Medical director of East Midlands children’s hospice recognised in New Year’s Honours
The medical director of Rainbows has been awarded an MBE in the Queen’s New Year’s Honours.
Dr Satbir Jassal, who is also a general practitioner, has been recognised for his services to palliative care for children and young people. In 1993, he set up the role of Medical Director at Rainbows Hospice for Children and Young People from nothing and has developed it into a role model for others.
Accepting the accolade, Dr Jassal (52), of Loughborough, was completely overwhelmed. He said: “When I found out about this MBE, I was totally shocked; I really wasn’t expecting anything like this. But I am thrilled to have received such a high accolade and it is something that I will always treasure. I have been with Rainbows Hospice for over 20 years and it is a fantastic place. It really is like an extended family and working with the children and young people, their families and the staff has been truly inspirational. I am very passionate about my work, the education and training of healthcare professionals in this field, both in the UK and abroad, which has been an honour and privilege in itself.”
Dr Jassal was a founder member of the Association of Paediatric Palliative Medicine and is one of two GP members of the group developing the curriculum for paediatric palliative care. He is a co-author and contributor for many text books, including the Oxford Handbook of Paediatric Palliative Medicine, as well as developing the first ever Rainbows Children’s Symptom Control Manual, which is now published through Together for Short Lives and is in its 9th edition. Dr Jassal also delivers training on paediatric palliative medicine to the wider children’s palliative care community.
Despite the fact that he is not a paediatrician, Dr Jassal is highly respected as an expert in the field of children and young people’s palliative care. His work has raised the profile of Rainbows. In 2009, Dr Jassal was awarded an Honorary Fellowship of the Royal College of Paediatrics and Child Health in recognition of his contribution.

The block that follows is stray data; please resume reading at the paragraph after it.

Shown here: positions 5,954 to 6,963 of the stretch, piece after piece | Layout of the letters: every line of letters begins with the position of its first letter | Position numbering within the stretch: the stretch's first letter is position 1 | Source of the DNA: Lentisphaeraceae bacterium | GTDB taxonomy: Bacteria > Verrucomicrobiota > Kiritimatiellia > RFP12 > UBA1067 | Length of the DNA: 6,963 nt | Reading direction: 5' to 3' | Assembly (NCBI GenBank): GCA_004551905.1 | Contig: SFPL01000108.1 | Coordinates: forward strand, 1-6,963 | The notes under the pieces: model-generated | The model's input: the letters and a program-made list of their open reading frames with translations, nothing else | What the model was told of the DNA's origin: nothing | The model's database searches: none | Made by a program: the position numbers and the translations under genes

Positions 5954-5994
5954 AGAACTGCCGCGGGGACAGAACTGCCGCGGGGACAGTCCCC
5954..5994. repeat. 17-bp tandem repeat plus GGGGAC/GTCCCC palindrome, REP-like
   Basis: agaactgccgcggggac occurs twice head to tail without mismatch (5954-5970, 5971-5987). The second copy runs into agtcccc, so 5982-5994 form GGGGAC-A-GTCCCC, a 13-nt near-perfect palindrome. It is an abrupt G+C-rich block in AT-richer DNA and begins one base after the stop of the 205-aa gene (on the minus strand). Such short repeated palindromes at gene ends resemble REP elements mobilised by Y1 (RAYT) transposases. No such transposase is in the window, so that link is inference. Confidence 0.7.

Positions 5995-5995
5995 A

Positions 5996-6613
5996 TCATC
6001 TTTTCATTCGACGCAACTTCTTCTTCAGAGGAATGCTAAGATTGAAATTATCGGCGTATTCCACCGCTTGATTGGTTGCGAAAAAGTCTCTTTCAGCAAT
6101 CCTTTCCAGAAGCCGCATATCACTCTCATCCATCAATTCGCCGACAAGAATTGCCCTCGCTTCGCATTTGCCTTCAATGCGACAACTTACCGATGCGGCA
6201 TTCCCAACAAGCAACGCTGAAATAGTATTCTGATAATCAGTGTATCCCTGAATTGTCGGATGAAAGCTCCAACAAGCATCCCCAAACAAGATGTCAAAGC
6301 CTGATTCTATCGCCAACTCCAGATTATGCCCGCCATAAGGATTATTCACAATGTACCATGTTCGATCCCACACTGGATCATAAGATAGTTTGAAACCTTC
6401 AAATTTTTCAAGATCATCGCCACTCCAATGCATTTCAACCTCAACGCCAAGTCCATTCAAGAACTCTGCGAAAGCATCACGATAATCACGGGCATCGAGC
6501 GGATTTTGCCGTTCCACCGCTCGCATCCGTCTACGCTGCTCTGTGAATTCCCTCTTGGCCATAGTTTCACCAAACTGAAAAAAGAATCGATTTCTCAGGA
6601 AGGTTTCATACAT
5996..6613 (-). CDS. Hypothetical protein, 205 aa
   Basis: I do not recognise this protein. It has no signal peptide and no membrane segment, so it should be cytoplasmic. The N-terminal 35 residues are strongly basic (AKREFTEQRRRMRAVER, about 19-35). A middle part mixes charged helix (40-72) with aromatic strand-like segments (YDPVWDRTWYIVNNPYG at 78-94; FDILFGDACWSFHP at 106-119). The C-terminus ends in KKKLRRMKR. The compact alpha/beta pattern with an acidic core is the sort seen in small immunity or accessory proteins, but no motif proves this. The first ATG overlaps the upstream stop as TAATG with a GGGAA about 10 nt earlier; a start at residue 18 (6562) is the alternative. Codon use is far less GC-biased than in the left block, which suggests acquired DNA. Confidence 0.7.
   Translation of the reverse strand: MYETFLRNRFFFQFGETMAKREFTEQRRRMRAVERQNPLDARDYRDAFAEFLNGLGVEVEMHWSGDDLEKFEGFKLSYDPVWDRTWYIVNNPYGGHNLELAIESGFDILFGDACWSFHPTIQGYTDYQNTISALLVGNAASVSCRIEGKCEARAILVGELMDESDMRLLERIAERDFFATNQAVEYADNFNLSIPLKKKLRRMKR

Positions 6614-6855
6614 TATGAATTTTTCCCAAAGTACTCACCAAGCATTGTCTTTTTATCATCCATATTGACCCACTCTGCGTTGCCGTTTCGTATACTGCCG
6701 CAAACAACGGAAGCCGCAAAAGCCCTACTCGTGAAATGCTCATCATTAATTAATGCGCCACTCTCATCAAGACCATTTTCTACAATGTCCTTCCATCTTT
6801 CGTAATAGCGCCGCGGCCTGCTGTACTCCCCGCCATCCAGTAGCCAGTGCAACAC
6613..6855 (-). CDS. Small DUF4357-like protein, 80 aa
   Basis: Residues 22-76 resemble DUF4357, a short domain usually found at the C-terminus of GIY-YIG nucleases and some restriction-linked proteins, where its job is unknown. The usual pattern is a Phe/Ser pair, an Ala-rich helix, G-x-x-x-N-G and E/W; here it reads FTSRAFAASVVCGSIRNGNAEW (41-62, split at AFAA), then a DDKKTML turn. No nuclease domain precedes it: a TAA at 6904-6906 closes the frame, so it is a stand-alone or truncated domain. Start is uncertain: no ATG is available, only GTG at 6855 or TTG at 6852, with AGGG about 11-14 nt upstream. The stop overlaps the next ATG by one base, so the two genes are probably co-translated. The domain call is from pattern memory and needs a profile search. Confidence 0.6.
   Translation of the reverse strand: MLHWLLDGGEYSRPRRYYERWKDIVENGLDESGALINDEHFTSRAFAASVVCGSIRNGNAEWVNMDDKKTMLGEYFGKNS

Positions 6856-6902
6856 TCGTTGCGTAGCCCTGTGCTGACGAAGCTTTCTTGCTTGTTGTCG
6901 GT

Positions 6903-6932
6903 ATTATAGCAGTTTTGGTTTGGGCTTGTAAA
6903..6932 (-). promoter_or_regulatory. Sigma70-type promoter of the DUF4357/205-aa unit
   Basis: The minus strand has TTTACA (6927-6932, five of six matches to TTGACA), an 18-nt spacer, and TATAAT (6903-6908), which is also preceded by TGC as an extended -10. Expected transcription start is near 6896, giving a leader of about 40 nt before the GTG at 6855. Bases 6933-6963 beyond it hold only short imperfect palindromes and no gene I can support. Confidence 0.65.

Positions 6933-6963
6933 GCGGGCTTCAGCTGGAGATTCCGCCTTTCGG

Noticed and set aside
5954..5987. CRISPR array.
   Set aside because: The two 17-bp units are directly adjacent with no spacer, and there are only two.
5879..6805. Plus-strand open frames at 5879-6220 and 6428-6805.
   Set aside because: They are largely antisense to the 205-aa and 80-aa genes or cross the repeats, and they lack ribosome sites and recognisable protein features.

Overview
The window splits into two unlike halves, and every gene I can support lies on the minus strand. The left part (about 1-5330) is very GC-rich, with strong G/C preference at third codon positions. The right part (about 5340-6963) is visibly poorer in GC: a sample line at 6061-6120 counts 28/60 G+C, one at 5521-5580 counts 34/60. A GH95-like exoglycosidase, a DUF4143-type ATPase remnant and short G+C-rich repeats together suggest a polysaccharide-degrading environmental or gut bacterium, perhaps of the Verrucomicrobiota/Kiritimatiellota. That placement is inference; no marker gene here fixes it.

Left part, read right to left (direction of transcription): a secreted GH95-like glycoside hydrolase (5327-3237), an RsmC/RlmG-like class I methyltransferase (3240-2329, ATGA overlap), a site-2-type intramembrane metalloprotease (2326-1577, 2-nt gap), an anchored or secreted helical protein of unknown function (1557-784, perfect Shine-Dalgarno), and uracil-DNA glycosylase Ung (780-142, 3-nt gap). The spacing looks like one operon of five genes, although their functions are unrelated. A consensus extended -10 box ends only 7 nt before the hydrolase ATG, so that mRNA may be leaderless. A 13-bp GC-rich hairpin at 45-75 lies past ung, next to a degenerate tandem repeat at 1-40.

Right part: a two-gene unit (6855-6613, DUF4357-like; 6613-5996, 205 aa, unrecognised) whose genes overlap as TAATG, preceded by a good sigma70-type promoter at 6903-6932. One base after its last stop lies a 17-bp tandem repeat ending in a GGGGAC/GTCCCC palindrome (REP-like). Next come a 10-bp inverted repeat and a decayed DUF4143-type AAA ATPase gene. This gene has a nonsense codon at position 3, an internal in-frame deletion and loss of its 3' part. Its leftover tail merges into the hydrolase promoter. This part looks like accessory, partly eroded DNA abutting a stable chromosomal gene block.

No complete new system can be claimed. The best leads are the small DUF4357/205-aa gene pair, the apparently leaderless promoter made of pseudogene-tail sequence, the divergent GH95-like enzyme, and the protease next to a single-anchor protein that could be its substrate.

Alison Cooke, director of care at Rainbows nominated Dr Jassal for the award. She said: “Dr Jassal thoroughly deserves this award. He is one of the pioneers of children’s palliative care and has been a leader in the field from the outset. His expertise is recognised by colleagues worldwide, for example, Rainbows recently had a visit from the manager of a children’s hospice in Australia who told me that she felt privileged to meet him and had a copy of his symptom control manual on her desk at work. His achievements are all the more incredible because he is not a paediatrician; he is a GP and he has done so much of this work in his own time on top of his full time job.
“Dr Jassal is an extremely humble man who is always the first to recognise the achievements of others whilst playing down his own contribution. His work has been of immense benefit to the children and young people at Rainbows, and he has helped to improve the lives of children and young people with palliative care needs across the world. I am proud to work alongside him.”
In 2010, 12-year-old Harry Smith sadly passed away of neuro-degenerative condition. Harry had been visiting Rainbows since 2006 and Dr Jassal was instrumental in his care.
Harry’s mum, Lucy, said: “It is fair to say Harry’s health needs were very challenging and on occasions, Dr Jassal contacted his colleagues both nationally and internationally to discuss Harry’s symptoms. Nothing was too much for Dr Jassal where Harry was concerned, and he was always available at the end of a phone when problems occurred at home.
“Harry’s last four years would have been so much harder, he would not have been able to have so much fun and his quality of life would not have been anywhere near as good without the marvellous support from Rainbows and in particular, that of Dr Jassal.”